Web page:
By Erik Kirschbaum
BERLIN (Reuters) - Angela Merkel's conservatives switched tactics four days before Germany's general election and attacked a euroskeptic party whose rapid rise endangers her center-right coalition's bid to defend its majority in Sunday's vote.
Merkel's Christian Democrats (CDU), which had deliberately ignored the small Alternative for Germany (AfD) so far in the campaign, deployed one of their most respected figures - Finance Minister Wolfgang Schaeuble - to rip into the new party.
"These people claim 'We'd be better off economically without the euro'," the minister, celebrating his 71st birthday, told the weekly Die Zeit. "That claim is totally wrong, has no credibility and is extremely dangerous for our prosperity."
The AfD, created in February, has up to 4 percent support in opinion polls. If it clears the 5 percent threshold for entering parliament in the September 22 vote, it could rob Merkel of any chance of securing another center-right majority.
While Merkel's conservatives are almost certain to come first and win her a third term, two recent polls have put her coalition a point behind the combined opposition.
If the conservatives and pro-business Free Democrats (FDP) don't win a majority, she may be forced into a 'grand coalition' with the center-left Social Democrats (SPD), which could take a softer line towards struggling southern euro zone countries.
"The final phase of the German election campaign has not gone well for Chancellor Merkel," wrote Holger Schmieding, chief economist of Berenberg Bank, in a research note. "Momentum has turned slightly against her center-right coalition."
The closely watched Allensbach poll for the conservative Frankfurter Allgemeine Zeitung daily, out on Wednesday, showed the conservatives down a point at 39 percent and the FDP steady at 6 percent, giving the center-right 45 percent.
The combined opposition was 1 point ahead, with the SPD up a point at 26 percent, their Greens partners at 11 percent and the hardline Left at 9 percent. Because the SPD and Greens rule out a coalition with the Left, the most likely scenario is a repeat of the 'grand coalition' that Merkel led between 2005 and 2009.
Merkel said she aimed to continue her coalition with the FDP no matter how tight the result might be.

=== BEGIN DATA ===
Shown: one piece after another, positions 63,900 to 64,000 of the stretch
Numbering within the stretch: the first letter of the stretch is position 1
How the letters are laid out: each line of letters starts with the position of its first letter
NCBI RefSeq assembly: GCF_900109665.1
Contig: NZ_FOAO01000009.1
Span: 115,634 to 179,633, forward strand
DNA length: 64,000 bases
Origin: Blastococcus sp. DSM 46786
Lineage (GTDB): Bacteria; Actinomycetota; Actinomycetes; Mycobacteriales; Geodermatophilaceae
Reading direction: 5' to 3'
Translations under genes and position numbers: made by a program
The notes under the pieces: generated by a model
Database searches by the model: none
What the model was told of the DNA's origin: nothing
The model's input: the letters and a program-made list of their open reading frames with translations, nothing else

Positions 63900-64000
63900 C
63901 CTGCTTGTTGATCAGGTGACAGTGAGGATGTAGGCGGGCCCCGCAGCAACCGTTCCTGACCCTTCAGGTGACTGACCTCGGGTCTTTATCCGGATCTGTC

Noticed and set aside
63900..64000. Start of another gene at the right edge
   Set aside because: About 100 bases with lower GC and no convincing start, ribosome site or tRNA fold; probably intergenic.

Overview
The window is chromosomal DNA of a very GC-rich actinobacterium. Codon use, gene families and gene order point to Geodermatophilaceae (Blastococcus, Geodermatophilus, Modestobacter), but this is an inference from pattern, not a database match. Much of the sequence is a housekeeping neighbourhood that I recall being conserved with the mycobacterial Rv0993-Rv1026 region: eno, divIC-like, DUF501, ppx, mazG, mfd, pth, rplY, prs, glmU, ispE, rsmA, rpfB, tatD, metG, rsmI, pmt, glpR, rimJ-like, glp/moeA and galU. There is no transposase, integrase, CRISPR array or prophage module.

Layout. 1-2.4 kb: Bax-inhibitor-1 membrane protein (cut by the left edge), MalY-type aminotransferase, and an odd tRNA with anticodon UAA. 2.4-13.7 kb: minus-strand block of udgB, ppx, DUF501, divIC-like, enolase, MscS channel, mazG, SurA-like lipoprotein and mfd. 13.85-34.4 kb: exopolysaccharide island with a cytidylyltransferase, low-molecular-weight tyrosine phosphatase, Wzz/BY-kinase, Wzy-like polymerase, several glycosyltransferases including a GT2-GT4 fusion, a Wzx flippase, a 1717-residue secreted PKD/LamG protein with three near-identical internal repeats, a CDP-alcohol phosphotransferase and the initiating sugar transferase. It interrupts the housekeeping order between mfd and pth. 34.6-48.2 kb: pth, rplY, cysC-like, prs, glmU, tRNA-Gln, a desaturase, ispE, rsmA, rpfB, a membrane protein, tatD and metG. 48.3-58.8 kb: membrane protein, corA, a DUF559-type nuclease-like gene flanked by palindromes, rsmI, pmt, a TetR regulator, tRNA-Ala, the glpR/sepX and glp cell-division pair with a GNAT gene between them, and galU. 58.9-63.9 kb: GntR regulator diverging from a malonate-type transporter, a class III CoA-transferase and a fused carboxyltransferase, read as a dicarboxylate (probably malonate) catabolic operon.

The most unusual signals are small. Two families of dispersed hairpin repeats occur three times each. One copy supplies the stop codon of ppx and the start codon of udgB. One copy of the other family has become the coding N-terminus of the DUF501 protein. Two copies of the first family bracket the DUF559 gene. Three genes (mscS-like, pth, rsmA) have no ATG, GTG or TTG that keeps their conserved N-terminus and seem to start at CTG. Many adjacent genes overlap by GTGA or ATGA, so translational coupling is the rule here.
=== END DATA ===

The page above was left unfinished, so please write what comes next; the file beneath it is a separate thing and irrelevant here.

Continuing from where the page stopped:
"The majority is very often small in Germany," she said in an interview with public TV channel ARD due to be aired later on Wednesday.
"If citizens give us a mandate to continue the current coalition,... we will take the responsibility to govern together, no matter how big (the majority) is."
"It's still completely open which coalition will rule," said Renate Koecher, head of Allensbach.
Merkel's conservatives have long been wary of opinion polls after having seen their election results drop below final voter survey forecasts in the last six elections.
Recent polls do not fully reflect the potential boost to Merkel from last Sunday's state election in Bavaria, where the CDU's conservative sister party, the Christian Social Union, won a landslide victory.
"It's conceivable the strong Bavaria win may help the conservatives. It's going to be extremely tense on Sunday," Forsa director Manfred Guellner told Reuters.
He said the outcome could be especially clouded by the AfD. Its entry would mean the center-right would need at least 47 percent to win a majority in parliament - seen as unlikely.
Riding a tailwind, the AfD said it got 430,000 euros in donations from 6,000 people in 48 hours after an online appeal for support at the weekend. The AfD's TV campaign ad was viewed by one million viewers on YouTube, the party said.
Pollsters, analysts and politicians have expressed concerns that support for the AfD, popular on the far right because of its tough stance on immigration, could be even higher as its supporters might conceal their true intentions from pollsters.
"I don't have any time for these people who seem to be trapped in the past," Schaeuble told Die Zeit, breaking with the CDU's strategy of ignoring the AfD in a sign of nervousness in the Merkel camp.
Schaeuble predicted they would soon fade away as had other "single issue, backwards-looking little groups" in the past.
(Additional reporting by Alexandra Hudson; Writing by Erik Kirschbaum; Editing by Stephen Brown and Giles Elgood)